Redgate Change Control 4

Version control


Redgate Change Control helps you share your changes with the rest of your team by using the Version control tab. This is done through integration with Git. In this tab you can:

  • Pull commits made by your team members into your local repository from the remote.  These migration scripts can then be applied to your development database.
  • Commit local changes containing migration scripts into your local Git repository.
  • Push these commits to the remote repository to share with your team.  Note: This will push everything that has been committed if you have committed other changes outside of Redgate Change Control.
  • Create new branches and switch branches for feature work.


Setting up Git

The easiest way is to clone an existing Git repository to your machine first.  Once you do this, then use a folder or create a new folder in your local repo to hold your database scripts.  When you Create a new project, use browse to this folder as the Project location in the New Project wizard.


If you already created your project using a folder that is not in a Git repository, then you'll see this on the Version control tab.
 

To use Git through Redgate Change Control, you have to initialize your Project Folder to be a git repository. 

  1. You can jump to this folder from the link out on one of the other tabs:


  2. Go to the main project folder (you may need to go up one from the schema-model or migrations folder) and type cmd in the path at the top to jump to the command line.  Make sure you're in the Project Folder and type git init.
     

  3. Close your project using the X near the project name and re-open it.

You should now be able to Commit changes on the Version control tab to your local Git repository that you just setup.  If you want to push your changes, you'll need to setup a remote.  You can learn more about this at https://git-scm.com/docs/git-remote.


Version Control Tab

If you don't have any local changes to your project, the Version control tab will inform you that there's nothing to commit. However, you can still view the currently checked-out branch, or pull changes that have been committed to the remote by your team members.

Pulling Changes

Click Pull to get all changes from the currently configured remote branch. Redgate Change Control does not configure what remote branch your local branch points to unless pushing without a tracking configuration set (see below). If you need to clone a repository, you will need to perform these operations using your preferred Git client tool or the Git command line.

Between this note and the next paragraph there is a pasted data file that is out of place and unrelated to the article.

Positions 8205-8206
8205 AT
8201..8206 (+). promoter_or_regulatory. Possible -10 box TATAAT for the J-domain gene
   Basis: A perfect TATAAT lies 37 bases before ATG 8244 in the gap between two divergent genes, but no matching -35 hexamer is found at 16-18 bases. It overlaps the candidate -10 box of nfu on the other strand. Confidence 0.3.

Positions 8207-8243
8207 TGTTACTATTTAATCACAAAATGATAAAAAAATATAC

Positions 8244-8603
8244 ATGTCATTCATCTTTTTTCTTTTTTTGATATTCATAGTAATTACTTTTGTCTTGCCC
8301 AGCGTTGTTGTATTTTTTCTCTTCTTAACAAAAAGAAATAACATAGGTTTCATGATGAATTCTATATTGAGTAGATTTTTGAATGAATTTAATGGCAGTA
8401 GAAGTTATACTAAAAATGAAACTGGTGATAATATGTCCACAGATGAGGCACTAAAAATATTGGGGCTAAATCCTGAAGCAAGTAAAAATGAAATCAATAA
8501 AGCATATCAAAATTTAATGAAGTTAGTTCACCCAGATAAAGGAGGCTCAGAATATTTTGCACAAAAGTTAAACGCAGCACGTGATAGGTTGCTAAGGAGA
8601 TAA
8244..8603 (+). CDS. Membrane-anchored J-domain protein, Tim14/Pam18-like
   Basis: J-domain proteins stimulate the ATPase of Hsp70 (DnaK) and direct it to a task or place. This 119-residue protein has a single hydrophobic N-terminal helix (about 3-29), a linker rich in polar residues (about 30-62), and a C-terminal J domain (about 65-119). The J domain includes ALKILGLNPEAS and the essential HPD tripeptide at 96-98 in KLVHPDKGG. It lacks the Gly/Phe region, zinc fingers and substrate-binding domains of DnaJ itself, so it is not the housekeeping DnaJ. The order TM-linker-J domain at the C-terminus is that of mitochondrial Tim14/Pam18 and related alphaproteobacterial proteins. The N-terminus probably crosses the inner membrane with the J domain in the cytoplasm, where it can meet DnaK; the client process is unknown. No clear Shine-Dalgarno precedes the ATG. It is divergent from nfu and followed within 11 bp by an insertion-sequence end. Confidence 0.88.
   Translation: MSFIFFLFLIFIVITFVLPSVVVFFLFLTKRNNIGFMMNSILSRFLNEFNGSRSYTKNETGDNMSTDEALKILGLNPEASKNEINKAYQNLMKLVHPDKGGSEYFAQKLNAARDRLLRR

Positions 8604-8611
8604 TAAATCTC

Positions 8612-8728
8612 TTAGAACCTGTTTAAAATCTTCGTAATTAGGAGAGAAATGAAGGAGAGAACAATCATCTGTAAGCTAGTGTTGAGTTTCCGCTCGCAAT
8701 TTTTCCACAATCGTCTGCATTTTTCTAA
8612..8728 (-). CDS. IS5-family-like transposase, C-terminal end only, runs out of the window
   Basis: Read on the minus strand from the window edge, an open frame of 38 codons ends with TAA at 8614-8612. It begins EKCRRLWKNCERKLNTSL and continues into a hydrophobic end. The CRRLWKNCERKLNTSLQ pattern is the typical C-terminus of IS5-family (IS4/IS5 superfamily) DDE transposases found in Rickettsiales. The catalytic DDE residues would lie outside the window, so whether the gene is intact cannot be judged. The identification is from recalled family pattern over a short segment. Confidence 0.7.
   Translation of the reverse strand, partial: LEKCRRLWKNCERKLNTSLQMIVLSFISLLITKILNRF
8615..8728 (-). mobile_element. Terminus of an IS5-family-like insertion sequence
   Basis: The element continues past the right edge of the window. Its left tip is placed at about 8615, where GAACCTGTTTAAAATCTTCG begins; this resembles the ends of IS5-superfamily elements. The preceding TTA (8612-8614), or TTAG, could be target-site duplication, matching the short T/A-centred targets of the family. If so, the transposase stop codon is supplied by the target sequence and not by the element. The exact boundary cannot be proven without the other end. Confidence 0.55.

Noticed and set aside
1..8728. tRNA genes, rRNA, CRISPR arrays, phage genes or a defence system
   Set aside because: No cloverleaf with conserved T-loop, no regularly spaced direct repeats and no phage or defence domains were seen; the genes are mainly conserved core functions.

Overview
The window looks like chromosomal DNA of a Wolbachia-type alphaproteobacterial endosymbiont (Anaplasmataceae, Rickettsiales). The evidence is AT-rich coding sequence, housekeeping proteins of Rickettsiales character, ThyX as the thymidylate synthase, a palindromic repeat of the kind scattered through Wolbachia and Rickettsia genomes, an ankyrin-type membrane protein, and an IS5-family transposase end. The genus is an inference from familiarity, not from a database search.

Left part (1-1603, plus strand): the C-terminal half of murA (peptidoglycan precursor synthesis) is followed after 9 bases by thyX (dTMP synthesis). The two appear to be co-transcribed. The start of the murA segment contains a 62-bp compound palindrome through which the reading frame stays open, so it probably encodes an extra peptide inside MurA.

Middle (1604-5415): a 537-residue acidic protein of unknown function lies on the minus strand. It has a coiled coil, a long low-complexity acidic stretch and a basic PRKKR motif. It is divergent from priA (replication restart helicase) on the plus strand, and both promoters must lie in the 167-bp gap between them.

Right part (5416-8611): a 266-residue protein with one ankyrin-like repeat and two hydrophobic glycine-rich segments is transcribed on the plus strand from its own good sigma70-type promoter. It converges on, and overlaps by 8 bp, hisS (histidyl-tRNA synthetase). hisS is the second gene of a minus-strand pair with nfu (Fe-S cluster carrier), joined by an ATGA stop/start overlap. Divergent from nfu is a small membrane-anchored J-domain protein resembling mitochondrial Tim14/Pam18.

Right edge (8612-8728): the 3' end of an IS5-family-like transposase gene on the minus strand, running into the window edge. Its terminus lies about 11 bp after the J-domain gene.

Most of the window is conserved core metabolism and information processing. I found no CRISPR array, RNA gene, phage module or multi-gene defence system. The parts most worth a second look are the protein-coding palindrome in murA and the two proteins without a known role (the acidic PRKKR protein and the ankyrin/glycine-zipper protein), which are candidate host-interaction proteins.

Committing  Changes

After you save your database changes when you Generate migratons, migration script files will be added, updated, or removed from your project. Redgate Change Control will show these files to be committed, as well as a description of the change type.

If you wish to commit these changes to version control, then enter an appropriate commit message under "Commit details" and press Commit .


This commits your changes to your local repository, however you may still need to push these changes to the remote repository.

Pushing Changes

Click Push to share your local commits to the configured remote repository. This will push all commits currently existing in the local repository to the remote - including commits performed outside of Redgate Change Control if your project is sub-folder.

If the local branch has no currently configured remote branch to track, Redgate Change Control will attempt to create the branch in the remote repository using the command git push --set-upstream origin HEAD .


Creating new branches

If you are working on a new feature and wish to isolate your changes from the default or main branch, you can start working on a new branch by clicking Create new branch.

In the opened modal, you can specify the name of your new branch.

Once switched to a new branch, you may switch between different branches using the drop-down at the top right corner. 

Resolving merge conflicts

Conflicts generally occur when two people try to edit the same lines in a file, or if one user deleted a file while another user was modifying it. In the example above both us and a teammate have edited the Filter.scpf file. Redgate Change Control gives you two options in this state:

  • Abort the pull
  • Use a tool of your choice to manually resolve the conflict

If you choose to abort the pull, then your local checkout of the repository will be rolled back to the state of the commit before you attempted the pull.

Redgate Change Control currently does not provide any features to resolve conflicts from within the tool. You will need to resolve the conflicts using an external tool of your choice, for instance here is an example of how to resolve conflicts using the git command line. Once the conflicts have been resolved and you switch back to Redgate Change Control, you should no longer see the warning message above.

Errors 

If Git encounters any errors when attempting to perform an action triggered in Redgate Change Control, the error will be caught and displayed to the user with additional information to help resolve the problem. If you encounter a Git error that is described as unexpected or if the message shown does not help resolve the issue, then please let the development team know so we can improve our error handling and make it easier for you to get going again. Common errors that you may hit include:

  • Failed to checkout branch or unable to pull changes - this is usually because you have uncommitted changes and have attempted to switch to a new branch or pull from the remote branch.
  • Branch already exists or invalid branch name - this probably indicates that you are trying to create a new branch, but that name already exists or that you are using invalid characters in the name (e.g. spaces).

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